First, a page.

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Are professional schools for amateurs as well


Lesley C
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QUOTE=jersey13,Jun 30 2003, 11:22 PM] How do we :

B) Ensure that it will not change after the completion of the program?

Not particularly relevant to the determination.

Sure it's relevant. If we're saying that these hobbyists shouldn't be sharing the same programs as the potential pros because they are not pursuing the program as a career, then I think it's definitely relevant.

And, how can we determine that a "hobbyist" won't develop the "pro/vocational" mindset during the course of study?

That's a good time to transfer from the hobbyist program to the vocational program.

And which pro will be yielding his/her seat to make this happen? What you're saying make sense, but now the logistics are a problem. :smile:

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Schools are great opportunities to see what it wont be like when you get your first job. However its a great time to experiment and ask lots of questions. Just stray from the cooks in school who slack off. Break time? Take 5 not 30. Youre paying for it, get tho most out of it. Dont know how to make that crazy liquid center ice cube you heard about? Now is time to investigate. Dont understand the purpose of sonic waves and how they cook food? Find out. A cook should have at least a sliver of an idea what THEIR voice in food will sound like ten years down the road. Culinary schools are great for that.

Excellent post. I love that: "a great opportunity to see what it won't be like when you get your first job."

Last week, we figured out (on a 10-minute break) that it costs us $140 a day to go to school.

As far as the subject of this thread, I still believe that amateurs have as much right to a culinary education, at LCB if they so choose, as anyone else.

However, I am an amateur, myself. :wink:

Noise is music. All else is food.

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I will have to chime in on this one. I don't think one could easily lump an entire student body into any one "sort;" I think you would find that even those one would want to judge as "dilettantes" may, if one dug deeper, defy the obvious judgment and reveal a more abiding reason for attending school. I can tell that in my case, at the crest of going to FCI, I don't fit easily in any mold; and I am not unique. I am middle class, and will be going into considerable debt to enter, at 41, into a profession where the financial remuneration is woefully less than I make now. I have a wife and child. I have little professional experience in a kitchen. I also know that I have had an unabated passion for French cooking since I was about 12, when I first worked my way cover to cover through La Technique. Were I single, and 16, and able to live again, I might have bagged Berkeley and apprenticed the years in France. But FCI will provide an opportunity to do something workable at this stage of life which I would not otherwise have.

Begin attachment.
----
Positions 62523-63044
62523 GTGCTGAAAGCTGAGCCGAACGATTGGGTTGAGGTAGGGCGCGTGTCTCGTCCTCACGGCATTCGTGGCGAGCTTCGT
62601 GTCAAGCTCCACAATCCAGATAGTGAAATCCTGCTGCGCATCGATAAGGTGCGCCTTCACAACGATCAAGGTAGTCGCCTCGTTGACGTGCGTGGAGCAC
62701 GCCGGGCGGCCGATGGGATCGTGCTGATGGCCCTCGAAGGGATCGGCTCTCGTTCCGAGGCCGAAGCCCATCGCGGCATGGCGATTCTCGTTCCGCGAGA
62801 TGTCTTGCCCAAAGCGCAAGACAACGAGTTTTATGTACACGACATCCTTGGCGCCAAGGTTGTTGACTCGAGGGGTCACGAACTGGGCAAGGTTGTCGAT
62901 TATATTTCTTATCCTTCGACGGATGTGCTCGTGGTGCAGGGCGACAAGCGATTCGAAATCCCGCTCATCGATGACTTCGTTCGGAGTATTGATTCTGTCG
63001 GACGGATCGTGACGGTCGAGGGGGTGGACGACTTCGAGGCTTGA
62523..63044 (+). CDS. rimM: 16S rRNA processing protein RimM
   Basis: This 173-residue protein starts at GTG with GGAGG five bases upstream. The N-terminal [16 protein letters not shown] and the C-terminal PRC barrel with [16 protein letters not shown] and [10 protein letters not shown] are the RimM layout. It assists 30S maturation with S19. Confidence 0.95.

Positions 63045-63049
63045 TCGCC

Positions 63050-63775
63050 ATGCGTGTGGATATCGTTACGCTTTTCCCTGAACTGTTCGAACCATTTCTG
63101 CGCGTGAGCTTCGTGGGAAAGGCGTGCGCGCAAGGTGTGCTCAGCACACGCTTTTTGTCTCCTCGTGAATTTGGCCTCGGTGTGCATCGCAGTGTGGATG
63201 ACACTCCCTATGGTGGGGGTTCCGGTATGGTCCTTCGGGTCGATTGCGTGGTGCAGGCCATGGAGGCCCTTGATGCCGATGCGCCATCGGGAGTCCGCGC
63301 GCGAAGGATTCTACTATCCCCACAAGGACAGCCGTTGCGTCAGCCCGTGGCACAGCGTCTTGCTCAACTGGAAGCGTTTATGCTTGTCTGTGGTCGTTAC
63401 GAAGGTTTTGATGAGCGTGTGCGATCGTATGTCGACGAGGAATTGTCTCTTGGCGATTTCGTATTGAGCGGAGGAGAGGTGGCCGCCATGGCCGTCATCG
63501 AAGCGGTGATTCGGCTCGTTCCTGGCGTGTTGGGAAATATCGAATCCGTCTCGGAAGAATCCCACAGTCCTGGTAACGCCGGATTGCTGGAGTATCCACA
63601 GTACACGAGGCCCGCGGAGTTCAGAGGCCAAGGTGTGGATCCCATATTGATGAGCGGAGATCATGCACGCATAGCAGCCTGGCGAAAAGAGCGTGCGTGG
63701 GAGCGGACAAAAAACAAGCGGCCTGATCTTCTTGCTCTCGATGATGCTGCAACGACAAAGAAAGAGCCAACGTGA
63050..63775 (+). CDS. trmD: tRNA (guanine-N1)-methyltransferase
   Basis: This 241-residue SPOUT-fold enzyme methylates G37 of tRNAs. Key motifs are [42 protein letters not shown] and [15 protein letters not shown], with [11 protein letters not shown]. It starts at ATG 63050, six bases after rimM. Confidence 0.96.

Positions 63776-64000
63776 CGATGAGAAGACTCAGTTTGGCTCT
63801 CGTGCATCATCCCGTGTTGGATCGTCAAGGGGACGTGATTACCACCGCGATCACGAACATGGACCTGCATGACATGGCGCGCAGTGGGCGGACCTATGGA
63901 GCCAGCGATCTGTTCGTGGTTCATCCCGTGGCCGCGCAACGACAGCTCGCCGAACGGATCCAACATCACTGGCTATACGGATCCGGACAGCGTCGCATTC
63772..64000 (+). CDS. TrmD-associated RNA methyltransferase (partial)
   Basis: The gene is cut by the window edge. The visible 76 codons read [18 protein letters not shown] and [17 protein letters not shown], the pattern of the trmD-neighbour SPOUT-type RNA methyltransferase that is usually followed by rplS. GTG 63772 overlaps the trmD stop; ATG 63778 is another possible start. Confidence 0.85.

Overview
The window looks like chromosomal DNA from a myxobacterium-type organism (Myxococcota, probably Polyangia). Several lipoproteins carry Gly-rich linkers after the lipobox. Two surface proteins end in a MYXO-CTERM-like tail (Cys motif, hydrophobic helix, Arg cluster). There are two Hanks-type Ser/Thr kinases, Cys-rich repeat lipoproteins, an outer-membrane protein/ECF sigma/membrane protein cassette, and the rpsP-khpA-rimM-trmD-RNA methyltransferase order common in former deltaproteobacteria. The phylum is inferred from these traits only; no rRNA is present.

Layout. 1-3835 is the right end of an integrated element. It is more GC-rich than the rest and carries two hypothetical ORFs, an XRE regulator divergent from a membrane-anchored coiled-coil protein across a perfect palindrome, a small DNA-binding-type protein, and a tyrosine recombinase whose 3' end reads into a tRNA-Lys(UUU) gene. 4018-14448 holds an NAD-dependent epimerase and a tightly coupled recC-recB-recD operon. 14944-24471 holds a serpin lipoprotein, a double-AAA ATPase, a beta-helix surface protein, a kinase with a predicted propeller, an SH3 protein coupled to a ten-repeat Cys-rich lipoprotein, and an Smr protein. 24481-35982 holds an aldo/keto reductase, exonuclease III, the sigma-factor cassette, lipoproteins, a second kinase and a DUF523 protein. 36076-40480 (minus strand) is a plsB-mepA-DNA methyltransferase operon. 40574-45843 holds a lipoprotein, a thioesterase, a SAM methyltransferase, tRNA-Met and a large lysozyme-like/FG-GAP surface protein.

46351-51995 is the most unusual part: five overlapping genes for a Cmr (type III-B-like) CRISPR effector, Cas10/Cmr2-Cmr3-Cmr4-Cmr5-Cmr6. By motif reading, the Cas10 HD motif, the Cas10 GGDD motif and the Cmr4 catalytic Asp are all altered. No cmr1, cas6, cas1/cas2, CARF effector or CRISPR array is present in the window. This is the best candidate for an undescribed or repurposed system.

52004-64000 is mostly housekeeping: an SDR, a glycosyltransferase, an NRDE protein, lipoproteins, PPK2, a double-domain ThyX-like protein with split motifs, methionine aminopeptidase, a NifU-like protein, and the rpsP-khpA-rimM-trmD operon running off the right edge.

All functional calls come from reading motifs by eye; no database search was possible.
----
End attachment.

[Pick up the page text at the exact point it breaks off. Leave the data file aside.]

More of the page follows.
I know, too, that the same mileu will likely exist at FCI as existed at Berkeley. Those who are there only to satisfy anything but the sound of their own, true voice, will get out of it exactly what they put in, and no one will be "dragged down" by their lassitude. I know of few teachers who are charmed by indolence, self-indulgence, or petulance. I know many who respond to sincerity.

What I am centrally saying is that it seems to me the proof is in one's ability, to borrow from Chef Pepin's apt description in his Memoirs, to "kick ass." The heat of the kitchen, whether in school or on the line, is the same for everyone, and noone gives a damn where you came from - can you work? Everything else is meaningless, as is discussion (or critiques) about people's motivation for wanting to attend school.

-Paul

 

Remplis ton verre vuide; Vuide ton verre plein. Je ne puis suffrir dans ta main...un verre ni vuide ni plein. ~ Rabelais

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Yesterday we had a midterm exam and today my class put on a "tea party" for other students, chefs and guests - I took the opportunity to take an informal poll of opinions on this subject we have been hashing out - the general consensus is that there can be a zillion reasons as to why one person would want to go to cooking school, none of them any less valid than the other one - No one seemed to think that it was necessary or even a consideration to separate one from the others or have different courses - the easier or part time classes will always be available to those that want to take them, but for those that are more serious - go for it!